The basic principles of DC motors are presented by Joe Wolfe of the University of New South Wales (Sydney, Australia) at the link: http://www.animations.physics.unsw.edu.au/jw/electricmotors.html Northwestern University (Chicago, Illinois) presents the basics of a DC motor in the Wiki page: http://hades.mech.northwestern.edu/index.php/Brushed_DC_Motor_Theory
About Prof. McCarthy
This author has yet to write their bio.Meanwhile lets just say that we are proud Prof. McCarthy contributed a whooping 309 entries.
Entries by Prof. McCarthy
The MatWeb site provides detailed information about materials such as the tensile strength of various compositions of steel. For example the search “low carbon steel” results in the list of links to information: http://www.matweb.com/search/QuickText.aspx?SearchText=low%20carbon%20steel
There are a variety of numbering systems for materials such as steel. The unified numbering system (UNS) uses a letter to designate a material category followed by five numbers constructed from the existing materials designations to coordinate all of these numbering systems. The unified numbering system (UNS) is described in Wikipedia at the link: Unified […]
The doors of the Koenigsegg CCX open using the “dihedral synchro-helix door actuation” system. You can see this movement on the video
Cambridge University provides a useful overview of materials properties such as the chart below. The tutorial can be accessed at the link: http://www-g.eng.cam.ac.uk/125/now/mfs/tutorial/non_IE/charts.html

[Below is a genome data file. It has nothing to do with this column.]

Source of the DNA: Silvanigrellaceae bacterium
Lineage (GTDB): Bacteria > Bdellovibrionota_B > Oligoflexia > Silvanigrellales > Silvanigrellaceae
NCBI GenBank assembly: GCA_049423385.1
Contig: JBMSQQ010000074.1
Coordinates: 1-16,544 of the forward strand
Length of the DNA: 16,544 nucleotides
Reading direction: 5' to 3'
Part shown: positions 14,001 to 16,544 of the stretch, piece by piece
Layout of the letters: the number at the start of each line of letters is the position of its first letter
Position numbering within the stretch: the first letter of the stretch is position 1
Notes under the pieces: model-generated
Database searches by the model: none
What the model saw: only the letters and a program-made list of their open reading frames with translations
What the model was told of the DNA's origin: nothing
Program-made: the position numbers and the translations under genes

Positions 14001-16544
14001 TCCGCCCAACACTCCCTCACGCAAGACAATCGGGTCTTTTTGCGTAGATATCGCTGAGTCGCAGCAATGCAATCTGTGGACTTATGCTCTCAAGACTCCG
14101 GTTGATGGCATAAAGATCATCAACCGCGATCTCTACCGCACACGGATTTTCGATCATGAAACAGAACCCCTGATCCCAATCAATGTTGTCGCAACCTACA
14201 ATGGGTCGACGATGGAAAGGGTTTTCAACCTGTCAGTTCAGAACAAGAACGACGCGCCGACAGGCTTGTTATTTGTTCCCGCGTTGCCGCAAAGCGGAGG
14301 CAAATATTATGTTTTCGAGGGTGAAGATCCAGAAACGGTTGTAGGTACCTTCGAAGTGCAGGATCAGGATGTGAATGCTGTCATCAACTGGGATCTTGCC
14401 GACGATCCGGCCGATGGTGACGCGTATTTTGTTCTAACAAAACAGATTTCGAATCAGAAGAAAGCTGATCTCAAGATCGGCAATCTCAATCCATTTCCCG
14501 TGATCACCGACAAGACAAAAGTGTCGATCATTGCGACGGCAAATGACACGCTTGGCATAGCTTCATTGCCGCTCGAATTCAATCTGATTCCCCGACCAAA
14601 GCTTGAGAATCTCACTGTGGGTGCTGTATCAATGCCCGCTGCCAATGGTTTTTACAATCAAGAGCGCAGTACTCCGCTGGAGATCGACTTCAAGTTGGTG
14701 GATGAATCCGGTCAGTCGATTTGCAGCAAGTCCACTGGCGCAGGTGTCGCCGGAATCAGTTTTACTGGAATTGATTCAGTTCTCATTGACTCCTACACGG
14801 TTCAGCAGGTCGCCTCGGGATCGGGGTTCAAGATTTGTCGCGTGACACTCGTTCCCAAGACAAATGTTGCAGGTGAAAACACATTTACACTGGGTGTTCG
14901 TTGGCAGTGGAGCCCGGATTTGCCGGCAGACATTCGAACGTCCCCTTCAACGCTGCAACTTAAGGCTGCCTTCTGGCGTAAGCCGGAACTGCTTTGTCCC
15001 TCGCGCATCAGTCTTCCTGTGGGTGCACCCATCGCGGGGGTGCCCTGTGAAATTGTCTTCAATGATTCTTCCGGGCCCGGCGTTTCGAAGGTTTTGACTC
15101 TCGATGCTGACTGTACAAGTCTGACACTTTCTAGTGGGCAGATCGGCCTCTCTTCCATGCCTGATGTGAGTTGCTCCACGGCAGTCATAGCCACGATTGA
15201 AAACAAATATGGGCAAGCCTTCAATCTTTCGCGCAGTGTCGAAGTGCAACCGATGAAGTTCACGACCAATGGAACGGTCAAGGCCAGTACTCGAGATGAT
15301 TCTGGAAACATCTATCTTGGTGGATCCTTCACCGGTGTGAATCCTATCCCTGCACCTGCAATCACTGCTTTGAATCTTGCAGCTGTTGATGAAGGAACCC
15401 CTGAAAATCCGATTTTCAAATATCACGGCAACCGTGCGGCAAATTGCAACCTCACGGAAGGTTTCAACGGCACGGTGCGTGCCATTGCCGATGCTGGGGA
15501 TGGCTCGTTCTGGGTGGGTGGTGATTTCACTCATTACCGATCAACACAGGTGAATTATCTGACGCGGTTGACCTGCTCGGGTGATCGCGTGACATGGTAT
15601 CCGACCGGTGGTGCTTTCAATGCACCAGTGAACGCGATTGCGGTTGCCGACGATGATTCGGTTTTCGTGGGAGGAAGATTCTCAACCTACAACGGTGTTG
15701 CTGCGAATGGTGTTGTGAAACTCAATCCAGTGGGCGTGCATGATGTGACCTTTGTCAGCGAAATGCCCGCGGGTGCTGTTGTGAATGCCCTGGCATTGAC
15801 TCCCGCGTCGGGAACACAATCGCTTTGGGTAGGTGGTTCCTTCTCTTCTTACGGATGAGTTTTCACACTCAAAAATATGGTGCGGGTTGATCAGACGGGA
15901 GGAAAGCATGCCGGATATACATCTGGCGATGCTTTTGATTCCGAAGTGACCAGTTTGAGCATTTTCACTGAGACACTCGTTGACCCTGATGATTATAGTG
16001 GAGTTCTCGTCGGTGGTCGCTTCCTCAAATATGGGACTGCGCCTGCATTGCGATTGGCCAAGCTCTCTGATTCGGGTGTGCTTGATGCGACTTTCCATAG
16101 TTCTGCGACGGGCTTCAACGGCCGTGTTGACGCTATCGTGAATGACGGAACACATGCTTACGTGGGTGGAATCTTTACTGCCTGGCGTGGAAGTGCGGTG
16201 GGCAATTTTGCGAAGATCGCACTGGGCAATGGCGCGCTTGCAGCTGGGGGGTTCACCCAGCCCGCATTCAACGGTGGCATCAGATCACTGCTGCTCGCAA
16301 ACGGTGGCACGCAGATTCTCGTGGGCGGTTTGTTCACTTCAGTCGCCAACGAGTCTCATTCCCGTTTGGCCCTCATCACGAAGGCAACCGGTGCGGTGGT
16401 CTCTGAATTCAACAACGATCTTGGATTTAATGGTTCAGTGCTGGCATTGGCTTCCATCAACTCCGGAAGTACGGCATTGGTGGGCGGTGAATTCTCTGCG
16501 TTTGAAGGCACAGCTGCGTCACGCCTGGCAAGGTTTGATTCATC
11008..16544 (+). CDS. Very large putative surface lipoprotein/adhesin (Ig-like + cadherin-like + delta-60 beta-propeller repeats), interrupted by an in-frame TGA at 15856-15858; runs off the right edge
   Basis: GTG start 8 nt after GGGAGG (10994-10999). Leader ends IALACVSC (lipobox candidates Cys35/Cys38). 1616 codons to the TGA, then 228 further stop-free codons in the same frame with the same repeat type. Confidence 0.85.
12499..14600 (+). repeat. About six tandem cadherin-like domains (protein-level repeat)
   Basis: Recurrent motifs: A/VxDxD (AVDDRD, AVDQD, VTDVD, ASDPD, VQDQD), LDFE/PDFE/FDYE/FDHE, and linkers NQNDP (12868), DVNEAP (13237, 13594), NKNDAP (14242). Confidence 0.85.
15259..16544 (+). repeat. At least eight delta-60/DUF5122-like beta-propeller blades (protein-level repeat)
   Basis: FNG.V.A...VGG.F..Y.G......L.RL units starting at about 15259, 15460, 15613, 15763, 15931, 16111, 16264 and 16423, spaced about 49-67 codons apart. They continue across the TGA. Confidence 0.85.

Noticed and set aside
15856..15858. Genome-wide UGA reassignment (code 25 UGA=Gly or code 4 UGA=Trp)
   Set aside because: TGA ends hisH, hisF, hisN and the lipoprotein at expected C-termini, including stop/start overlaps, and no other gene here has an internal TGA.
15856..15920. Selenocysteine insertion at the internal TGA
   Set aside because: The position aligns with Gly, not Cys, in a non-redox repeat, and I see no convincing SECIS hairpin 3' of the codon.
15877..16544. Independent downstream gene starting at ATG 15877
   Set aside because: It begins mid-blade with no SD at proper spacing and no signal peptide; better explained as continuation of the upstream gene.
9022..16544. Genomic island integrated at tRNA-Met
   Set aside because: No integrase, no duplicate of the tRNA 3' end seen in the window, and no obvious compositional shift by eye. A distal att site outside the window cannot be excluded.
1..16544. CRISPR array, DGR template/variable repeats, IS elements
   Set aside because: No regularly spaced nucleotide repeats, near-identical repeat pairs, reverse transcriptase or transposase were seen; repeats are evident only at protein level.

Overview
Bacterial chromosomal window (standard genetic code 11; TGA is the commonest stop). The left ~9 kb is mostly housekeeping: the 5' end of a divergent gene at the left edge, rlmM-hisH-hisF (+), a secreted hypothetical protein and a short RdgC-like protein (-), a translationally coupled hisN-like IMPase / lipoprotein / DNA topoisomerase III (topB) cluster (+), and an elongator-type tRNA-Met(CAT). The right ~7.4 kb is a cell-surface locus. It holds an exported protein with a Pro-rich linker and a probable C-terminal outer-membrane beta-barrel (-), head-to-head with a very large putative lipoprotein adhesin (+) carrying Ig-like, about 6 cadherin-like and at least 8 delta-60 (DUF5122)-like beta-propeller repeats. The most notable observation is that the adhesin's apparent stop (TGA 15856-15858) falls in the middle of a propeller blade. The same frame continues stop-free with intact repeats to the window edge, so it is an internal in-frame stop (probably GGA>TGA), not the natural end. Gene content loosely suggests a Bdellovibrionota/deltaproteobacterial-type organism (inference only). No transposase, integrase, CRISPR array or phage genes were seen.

Joseph Klann provided a useful comparison of the leg designs for the Mondo Spider and Theo Jansen’s Strandbeest at this unfortunately dead link: http://www.mechanicalspider.com/comparison.html. I keep in here in case he brings it back. Here is an excellent web page about the Klann and Jansen leg mechanisms, as well as other leg designs: Dog Feather Designs. […]
This walking machine is known as the Mondo Spider. More information is available at Mondospider.com. The leg of the mondo spider has the topology known as a Stephenson six-bar and is described in US Patent 6,260,862 awarded to Joseph Klann. Access it through the link: http://www.google.com/patents/about?id=70YHAAAAEBAJ&dq=6,260,862 Wikipedia calls this the Klann linkage which is described here: http://en.wikipedia.org/wiki/Klann_Linkage […]
Theo Jansen builds amazing walking machines. Each leg is an eight-bar linkage. The Wolfram Demonstration Project models this linkage in a Mathematica notebook. See the link: http://demonstrations.wolfram.com/ATheoJansenWalkingLinkage/
The National Institute of Standards and Technology provides an on-line periodic table. Access it and other information at the link: Periodic Table
This is a link to notes on Geometric Design and Tolerancing by Prof. Graeme Britton of Raffles Design Institute, Singapore. A pdf version of Prof. Britton’s lecture is available at: http://synthetica.eng.uci.edu/mechanicaldesign101/GDandT.pdf Here is another excellent set of notes from the Technical College of New Jersey on geometric dimensioning and tolerancing.